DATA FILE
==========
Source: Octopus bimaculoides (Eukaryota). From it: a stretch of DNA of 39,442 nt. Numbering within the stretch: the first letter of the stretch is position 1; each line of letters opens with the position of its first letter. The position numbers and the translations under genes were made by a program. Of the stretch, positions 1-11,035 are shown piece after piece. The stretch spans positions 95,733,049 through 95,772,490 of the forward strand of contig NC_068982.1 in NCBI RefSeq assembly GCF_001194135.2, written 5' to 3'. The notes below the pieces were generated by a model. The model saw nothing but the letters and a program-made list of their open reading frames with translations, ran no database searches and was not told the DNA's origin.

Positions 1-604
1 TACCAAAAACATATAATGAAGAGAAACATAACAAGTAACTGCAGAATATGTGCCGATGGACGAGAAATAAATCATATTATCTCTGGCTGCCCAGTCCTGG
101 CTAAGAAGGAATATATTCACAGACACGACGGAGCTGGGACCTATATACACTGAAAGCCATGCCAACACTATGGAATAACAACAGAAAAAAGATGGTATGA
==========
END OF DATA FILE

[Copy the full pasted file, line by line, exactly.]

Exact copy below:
Source: Octopus bimaculoides (Eukaryota). From it: a stretch of DNA of 39,442 nt. Numbering within the stretch: the first letter of the stretch is position 1; each line of letters opens with the position of its first letter. The position numbers and the translations under genes were made by a program. Of the stretch, positions 1-11,035 are shown piece after piece. The stretch spans positions 95,733,049 through 95,772,490 of the forward strand of contig NC_068982.1 in NCBI RefSeq assembly GCF_001194135.2, written 5' to 3'. The notes below the pieces were generated by a model. The model saw nothing but the letters and a program-made list of their open reading frames with translations, ran no database searches and was not told the DNA's origin.

Positions 1-604
1 TACCAAAAACATATAATGAAGAGAAACATAACAAGTAACTGCAGAATATGTGCCGATGGACGAGAAATAAATCATATTATCTCTGGCTGCCCAGTCCTGG
101 CTAAGAAGGAATATATTCACAGACACGACGGAGCTGGGACCTATATACACTGAAAGCCATGCCAACACTATGGAATAACAACAGAAAAAAGATGGTATGA